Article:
Advanced search

mumsnet work

Find the perfect family friendly job

Employee Discrediting My Work

(6 Posts)
vineyard Sat 13-Oct-12 08:55:52

A new member of staff joined my team seemed to fit in initially I am in a senior position and she was informed that she was there to assist me. What happened is on my one day off instead of discussing any issues with me she went straight to superiors. As a result been given new role in which is has clearly outlinedin a letter that some responsibility has been taken away from me. Therefore as my superior informed me you can talk any time off the record I said am I being demoted and received a written letter from hr informing me that there has been personal complaints made and I am seen as a senior member of staff. I feel like I have been stabbed in the back not only by a member of staff but by a superior who I went to to ask a question about something I was unsure about. I'm asking for advice how shall I play this one should I talk to the member of staff about her work ethic which is underhand and what are your thoughts on the situation?

annh Sat 13-Oct-12 09:32:07

This is very difficult to understand. Are you saying that as a result of you taking ONE day off, complaints have been made which have resulted in your demotion?

If your colleague had queries, could she have waited until you came back? Maybe it was reasonable for her to have to check with whomever was available at the time?

What exactly does the letter which you received say and does it give reasons why some of your work has been removed? Why did your "superior" tell you you could speak off the record - what were the circumstances of that conversation? And when you did speak to her what were the details of that conversation? Where did HR get involved and what kind of letter did you get from them? Is it a written warning or something else?

Whatever you do at this point, do not speak to the member of staff who you believe complained. From what you have written so far, it's not even clear that any of this has happened because of this person.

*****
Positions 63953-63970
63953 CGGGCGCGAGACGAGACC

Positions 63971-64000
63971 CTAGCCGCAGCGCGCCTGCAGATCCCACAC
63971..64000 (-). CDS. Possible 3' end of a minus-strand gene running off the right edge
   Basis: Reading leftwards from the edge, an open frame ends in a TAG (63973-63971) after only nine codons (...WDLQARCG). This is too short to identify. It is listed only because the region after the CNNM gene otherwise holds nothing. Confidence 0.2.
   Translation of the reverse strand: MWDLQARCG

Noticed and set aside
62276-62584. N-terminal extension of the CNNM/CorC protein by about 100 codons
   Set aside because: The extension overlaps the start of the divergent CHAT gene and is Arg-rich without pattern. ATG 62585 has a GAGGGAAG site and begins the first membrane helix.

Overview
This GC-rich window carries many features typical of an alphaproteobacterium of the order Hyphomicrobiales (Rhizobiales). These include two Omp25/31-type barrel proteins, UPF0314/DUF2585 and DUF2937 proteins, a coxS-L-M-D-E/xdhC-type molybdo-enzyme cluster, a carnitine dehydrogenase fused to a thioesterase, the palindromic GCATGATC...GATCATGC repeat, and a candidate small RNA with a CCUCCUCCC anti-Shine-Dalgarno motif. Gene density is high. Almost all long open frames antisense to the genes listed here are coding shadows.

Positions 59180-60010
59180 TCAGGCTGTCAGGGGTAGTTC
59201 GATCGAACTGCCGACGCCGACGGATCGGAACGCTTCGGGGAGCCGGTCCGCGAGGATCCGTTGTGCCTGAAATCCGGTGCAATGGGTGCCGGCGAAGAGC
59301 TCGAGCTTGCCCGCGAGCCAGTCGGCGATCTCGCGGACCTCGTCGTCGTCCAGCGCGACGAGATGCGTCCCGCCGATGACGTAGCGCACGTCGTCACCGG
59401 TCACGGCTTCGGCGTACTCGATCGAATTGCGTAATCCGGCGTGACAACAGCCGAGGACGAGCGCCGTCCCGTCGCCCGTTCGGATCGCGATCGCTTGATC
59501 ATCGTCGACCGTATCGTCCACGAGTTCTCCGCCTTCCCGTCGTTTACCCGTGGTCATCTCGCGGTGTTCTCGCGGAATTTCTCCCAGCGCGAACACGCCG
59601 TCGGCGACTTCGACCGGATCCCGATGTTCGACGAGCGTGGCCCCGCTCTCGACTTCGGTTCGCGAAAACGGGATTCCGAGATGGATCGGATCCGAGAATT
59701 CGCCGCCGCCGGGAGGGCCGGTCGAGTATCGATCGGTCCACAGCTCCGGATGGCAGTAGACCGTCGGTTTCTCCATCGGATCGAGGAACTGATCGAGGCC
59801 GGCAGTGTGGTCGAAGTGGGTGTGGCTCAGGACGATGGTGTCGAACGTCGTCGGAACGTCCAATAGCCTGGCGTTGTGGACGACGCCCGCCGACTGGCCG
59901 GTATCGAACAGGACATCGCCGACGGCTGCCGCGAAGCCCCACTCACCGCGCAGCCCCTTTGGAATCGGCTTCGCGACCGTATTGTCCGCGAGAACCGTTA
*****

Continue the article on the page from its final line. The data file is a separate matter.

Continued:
vineyard Mon 15-Oct-12 22:34:49

hi ann thanks for replying let me clarify a few more points wrote when a bit upset. I currently work a 4 day week my colleague could have waiting to liase with me however for whatever reason felt it necessary as discuss with whoever was available as the time. It is difficult to pinpoint this one individual as the informer, only highlighted her as she is new to the team and this has happened only since she has joined maybe coincidental but this is the only thing that has changed in the environment.

Received two letters one stated new role now come to think of HR was in meeting no writing took place she just observed. As a result of this letter whi ch was emailed I went to my superior to have an open chat about this new role as in this letter it stated that what I was previoulsy dealing with in terms my of duties and the changes . HR was in the first meeting not in the second as I thought it was a general chat wanted more information on what this new role meant. Th It turned out what I thought was more confirmation resulted in second letter being emailed to me stating that I am still seen as a senior member of stafft due to lenght of time with the company both were written and my superiro had received a couple of personal complaints regarding me. The second letter was not expecting as no HR and was directly with superior. I won't be directly approaching my colleague who I think maybe responsible for this action. Let me know your feedback

StillSquiffy Tue 16-Oct-12 14:50:53

Ugh. Almost impossible to wade through this, it really isn't clear.

In a nutshell are you saying:-
1) complaint made against you
2) you were upset about complaint
3) complainer got bits of your job to do
4) You complained about this
5) HR have responded saying that Yes, parts of your role have changed, not just because of this person who complained, but also because of other complaints, but that you are still regarded as a senior member of staff, regardless of this.